An experimental anti-cholesterol drug could outperform approved PCSK9 meds
- A drug in development bestows powerful anti-cholesterol effects that may last even longer than newly approved PSCK9 inhibitors from Amgen and Sanofi/Regeneron.
- The drug is being co-developed by Alnylam Pharmaceuticals and the Medicines Co.
- Currently, the PSCK9 market in the U.S. is comprised solely of Sanofi/Regeneron's Praluent and Amgen's Repatha. Pfizer also has a PCSK9 inhibitor in development. The Alnylan/Medicines Co. drug—ALN-PCSsc—has a different mode of action (MOA).
The goal of all companies involved in this therapeutic space, which now includes Alnylam, Medicines Co., and Pfizer in addition to Amgen, Sanofi, and Regeneron, is to participate in what is sure to be a multi-billion dollar market over the long term. In fact, Thomson Reuters estimates that by 2020, the market will be worth more than $2 billion.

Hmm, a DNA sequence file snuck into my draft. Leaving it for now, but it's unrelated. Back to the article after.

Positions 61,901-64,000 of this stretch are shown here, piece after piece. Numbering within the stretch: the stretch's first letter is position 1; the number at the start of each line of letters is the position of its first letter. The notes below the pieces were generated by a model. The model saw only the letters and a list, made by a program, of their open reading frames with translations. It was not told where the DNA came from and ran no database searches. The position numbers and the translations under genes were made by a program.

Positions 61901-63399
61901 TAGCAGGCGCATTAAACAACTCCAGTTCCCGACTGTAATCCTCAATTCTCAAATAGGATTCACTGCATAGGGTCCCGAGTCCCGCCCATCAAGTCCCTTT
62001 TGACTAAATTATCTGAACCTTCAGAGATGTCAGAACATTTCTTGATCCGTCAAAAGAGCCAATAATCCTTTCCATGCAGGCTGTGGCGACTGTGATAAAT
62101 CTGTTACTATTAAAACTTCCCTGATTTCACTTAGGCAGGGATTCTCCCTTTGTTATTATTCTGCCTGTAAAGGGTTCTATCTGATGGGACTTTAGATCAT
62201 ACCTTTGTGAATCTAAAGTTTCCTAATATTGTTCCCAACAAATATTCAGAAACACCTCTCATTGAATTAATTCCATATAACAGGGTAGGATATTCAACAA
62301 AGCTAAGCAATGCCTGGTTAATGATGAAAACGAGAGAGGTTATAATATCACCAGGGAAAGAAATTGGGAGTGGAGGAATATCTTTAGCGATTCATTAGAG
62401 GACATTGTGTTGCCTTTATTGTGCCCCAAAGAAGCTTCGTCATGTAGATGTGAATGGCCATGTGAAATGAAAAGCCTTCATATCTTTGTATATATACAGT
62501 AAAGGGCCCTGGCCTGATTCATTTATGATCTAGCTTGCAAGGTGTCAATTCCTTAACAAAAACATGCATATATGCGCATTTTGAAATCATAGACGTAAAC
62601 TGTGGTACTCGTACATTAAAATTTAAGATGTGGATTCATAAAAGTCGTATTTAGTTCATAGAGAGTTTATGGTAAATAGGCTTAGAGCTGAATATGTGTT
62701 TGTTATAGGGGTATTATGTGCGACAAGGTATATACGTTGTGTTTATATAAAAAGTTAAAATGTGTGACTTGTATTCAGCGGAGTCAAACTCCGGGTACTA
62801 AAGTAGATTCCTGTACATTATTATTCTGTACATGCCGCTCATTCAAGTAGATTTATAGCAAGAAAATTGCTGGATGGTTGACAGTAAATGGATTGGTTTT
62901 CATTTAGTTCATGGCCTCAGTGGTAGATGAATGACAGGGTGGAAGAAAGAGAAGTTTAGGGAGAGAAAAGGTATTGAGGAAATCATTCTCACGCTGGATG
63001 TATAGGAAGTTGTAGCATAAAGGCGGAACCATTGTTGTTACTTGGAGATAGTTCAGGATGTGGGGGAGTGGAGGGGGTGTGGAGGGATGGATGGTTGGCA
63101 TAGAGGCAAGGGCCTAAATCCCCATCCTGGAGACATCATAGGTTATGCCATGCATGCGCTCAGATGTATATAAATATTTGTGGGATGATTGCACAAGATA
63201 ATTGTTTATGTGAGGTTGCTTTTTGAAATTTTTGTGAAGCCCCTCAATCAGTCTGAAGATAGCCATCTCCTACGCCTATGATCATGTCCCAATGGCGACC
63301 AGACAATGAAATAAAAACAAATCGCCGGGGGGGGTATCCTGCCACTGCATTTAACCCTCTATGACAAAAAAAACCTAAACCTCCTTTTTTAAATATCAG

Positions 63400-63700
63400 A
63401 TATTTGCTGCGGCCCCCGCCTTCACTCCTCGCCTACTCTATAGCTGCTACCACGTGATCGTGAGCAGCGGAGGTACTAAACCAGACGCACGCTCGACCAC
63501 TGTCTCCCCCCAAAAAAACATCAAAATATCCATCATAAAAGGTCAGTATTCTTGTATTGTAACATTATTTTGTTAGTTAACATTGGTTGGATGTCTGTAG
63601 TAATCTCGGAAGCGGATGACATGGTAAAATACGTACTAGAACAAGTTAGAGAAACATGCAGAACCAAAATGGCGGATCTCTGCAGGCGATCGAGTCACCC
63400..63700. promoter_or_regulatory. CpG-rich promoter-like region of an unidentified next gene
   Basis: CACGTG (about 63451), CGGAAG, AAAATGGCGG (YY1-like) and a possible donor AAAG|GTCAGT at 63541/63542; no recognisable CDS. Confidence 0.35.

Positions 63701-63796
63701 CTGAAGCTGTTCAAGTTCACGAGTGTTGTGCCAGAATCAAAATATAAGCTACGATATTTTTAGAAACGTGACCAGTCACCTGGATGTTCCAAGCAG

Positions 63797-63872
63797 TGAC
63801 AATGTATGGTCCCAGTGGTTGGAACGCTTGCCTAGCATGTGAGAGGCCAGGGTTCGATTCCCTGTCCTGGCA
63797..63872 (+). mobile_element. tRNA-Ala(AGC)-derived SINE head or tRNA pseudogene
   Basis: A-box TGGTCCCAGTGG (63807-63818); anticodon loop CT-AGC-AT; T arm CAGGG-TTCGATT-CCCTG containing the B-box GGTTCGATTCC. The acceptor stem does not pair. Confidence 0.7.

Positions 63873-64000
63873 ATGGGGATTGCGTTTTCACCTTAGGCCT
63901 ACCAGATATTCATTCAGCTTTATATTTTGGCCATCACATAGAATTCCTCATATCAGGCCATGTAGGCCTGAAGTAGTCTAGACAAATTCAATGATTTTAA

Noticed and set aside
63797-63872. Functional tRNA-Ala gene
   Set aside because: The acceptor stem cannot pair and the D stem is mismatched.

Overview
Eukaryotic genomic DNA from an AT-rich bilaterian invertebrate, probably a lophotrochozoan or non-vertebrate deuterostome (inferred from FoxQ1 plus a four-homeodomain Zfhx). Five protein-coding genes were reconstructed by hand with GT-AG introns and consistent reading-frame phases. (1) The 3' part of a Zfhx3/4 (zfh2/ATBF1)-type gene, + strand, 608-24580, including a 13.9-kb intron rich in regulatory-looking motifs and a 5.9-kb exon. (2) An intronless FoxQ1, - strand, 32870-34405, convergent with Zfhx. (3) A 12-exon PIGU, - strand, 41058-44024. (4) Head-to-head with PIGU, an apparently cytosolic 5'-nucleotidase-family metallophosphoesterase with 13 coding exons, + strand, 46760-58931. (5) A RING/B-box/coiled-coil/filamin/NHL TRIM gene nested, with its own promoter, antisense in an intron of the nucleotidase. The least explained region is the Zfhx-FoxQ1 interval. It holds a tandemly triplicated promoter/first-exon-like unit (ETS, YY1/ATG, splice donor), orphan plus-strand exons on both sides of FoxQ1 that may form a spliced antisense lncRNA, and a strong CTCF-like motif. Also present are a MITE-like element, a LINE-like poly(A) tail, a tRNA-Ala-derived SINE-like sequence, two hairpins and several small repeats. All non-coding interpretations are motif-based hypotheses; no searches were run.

In a phase I trial that included 69 patients, one 300-mg shot of ALN-PCSsc reduced LDL-C by more than 50% at the 12-week mark, and even after 140 days, the reduction was still 44% lower than baseline. Add to that the fact that the drug was well tolerated and there were no significant adverse events, and it seems that ALN-PCSsc could be a major winner.
It's still early for this drug, however. Even if it is approved, it probably won't be available until 2020—at which point the main issue surrounding these medications will probably be price. The current crop of PSCK9 inhibitors cost more than $14,000 per year before discounts.